There is a great little restaurant in town called Fast and French… they also go by Gaulart & Maliclet French Café (and G&M for those of us who can’t pronounce it). It’s a favorite by locals and tourists alike. It’s tucked away on Broad Street and the food is as fabulous as the atmosphere. If you’ve been there before you will recognize this painting done by artist Dan Graziano. He captured it perfectly! (Something to peruse… Fast & French’s MENU)!
While Dan was in Charleston he painted some fabulous paintings. Dan is represented by the Sylvan Gallery… pop in, say hello and take a look! So many fabulous paintings… I’m just going to tease you with one! If you don’t live in the area (darn it!) check out the SYLVAN GALLERY website!
Here’s a blip about Dan from his website:
Dan Graziano’s artistic vision began taking shape in the 60’s, during America’s explosive political, cultural and artistic awakening. His first formal training focused on advertising and illustration, but a career opportunity in architecture and urban planning altered his original direction.
When he returned to painting, he was drawn to the rich complexity of the urban landscape – inspired by Edward Hopper and other urbanist painters. As an accomplished blues guitarist (his other great passion), he found the city streets, time worn buildings and multiple layers of decay and repair a visual parallel to the spirit and culture of the music.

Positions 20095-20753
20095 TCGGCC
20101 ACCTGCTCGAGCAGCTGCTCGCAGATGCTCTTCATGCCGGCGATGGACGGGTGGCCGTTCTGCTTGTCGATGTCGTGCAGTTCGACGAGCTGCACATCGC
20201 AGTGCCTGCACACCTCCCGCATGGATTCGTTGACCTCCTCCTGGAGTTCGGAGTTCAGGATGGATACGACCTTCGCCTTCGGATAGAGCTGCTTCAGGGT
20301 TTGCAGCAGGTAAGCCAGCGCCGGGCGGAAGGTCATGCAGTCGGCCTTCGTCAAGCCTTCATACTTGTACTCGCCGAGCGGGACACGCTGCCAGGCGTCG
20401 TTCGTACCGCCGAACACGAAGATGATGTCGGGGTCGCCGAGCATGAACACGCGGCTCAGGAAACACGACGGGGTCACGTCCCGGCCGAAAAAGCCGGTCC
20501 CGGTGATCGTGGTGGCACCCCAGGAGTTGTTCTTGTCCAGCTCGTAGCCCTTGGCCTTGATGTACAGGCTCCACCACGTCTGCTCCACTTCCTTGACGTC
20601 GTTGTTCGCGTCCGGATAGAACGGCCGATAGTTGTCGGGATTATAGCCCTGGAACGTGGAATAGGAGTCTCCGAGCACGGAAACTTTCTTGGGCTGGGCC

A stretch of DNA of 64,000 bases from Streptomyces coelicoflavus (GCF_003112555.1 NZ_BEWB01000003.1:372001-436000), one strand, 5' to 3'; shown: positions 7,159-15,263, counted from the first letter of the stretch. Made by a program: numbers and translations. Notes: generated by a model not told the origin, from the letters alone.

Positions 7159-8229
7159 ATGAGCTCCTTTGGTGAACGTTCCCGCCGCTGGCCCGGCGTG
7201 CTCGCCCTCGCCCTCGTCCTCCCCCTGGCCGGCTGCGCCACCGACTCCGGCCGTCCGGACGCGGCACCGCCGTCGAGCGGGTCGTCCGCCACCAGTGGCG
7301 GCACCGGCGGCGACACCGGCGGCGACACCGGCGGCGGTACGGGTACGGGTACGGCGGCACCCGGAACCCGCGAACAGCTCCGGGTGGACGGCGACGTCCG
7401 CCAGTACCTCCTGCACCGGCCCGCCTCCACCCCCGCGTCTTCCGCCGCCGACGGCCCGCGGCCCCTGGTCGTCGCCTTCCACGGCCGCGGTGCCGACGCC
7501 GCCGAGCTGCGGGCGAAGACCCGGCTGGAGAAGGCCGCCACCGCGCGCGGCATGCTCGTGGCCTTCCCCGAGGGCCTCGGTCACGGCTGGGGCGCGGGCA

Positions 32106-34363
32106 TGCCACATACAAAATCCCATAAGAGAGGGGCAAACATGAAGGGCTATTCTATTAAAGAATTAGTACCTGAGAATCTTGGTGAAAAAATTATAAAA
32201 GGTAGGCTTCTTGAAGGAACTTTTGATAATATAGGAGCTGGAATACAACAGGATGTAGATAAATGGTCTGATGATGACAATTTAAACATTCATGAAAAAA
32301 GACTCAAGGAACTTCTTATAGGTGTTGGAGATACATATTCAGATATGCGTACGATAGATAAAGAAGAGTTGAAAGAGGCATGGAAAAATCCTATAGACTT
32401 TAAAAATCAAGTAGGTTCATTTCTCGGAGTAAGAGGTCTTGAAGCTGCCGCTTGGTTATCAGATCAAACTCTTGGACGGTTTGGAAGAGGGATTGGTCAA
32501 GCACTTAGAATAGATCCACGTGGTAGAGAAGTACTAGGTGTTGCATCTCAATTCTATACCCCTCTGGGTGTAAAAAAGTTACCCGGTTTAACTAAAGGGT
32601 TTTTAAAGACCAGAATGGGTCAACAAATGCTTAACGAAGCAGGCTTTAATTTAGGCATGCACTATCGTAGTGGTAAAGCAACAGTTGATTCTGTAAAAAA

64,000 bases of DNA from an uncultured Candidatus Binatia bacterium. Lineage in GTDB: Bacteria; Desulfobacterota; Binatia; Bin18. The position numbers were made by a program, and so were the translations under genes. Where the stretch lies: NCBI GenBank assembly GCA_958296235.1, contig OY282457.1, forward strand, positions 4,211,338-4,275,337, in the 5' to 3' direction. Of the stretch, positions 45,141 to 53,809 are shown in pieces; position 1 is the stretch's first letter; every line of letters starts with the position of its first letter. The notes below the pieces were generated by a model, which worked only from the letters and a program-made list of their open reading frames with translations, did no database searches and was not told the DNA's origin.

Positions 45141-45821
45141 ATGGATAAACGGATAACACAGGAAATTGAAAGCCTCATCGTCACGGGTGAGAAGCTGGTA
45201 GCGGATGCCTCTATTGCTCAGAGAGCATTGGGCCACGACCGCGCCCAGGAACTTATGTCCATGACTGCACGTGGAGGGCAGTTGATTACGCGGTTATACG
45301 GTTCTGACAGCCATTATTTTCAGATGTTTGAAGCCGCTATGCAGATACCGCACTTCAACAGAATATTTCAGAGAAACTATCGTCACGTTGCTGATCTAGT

During a brief residency on the East Coast, his paintings quickly evolved from inner city streets to expanses of fields, farm houses and other pastoral and “Americana” subjects. It was here that he began showing his work in galleries and juried events while deepening his involvement in plein air painting. He continued his art education through workshops with Ken Auster, Randall Sexton and Tim Horn.
He now makes Castine, Maine his home – capturing rugged coastlines, historic villages and picturesque landscapes from New England to the low country of South Carolina.
“I paint the places and environments I find interesting in my everyday life. I look for unique compositions which involve dramatic contrasts of light, shadow and perspective. I continue to be intrigued by the urban landscapes of inner cities – their active streets, time worn buildings and multiple layers of decay, renewal and adaptation – that proudly display the effects of age and use, which I see as testaments to strength, character and authenticity in contrast with modern society’s demand for newness, imitation, disposability and easy duplication. I am also drawn to the unique natural beauty of New England, encompassing its historic towns, picturesque harbors and enduring maritime legacy. My work is influenced by the American realists such as Eakins, Sargent, Hopper and the three generations of Wyeths”.
Catch you back here tomorrow!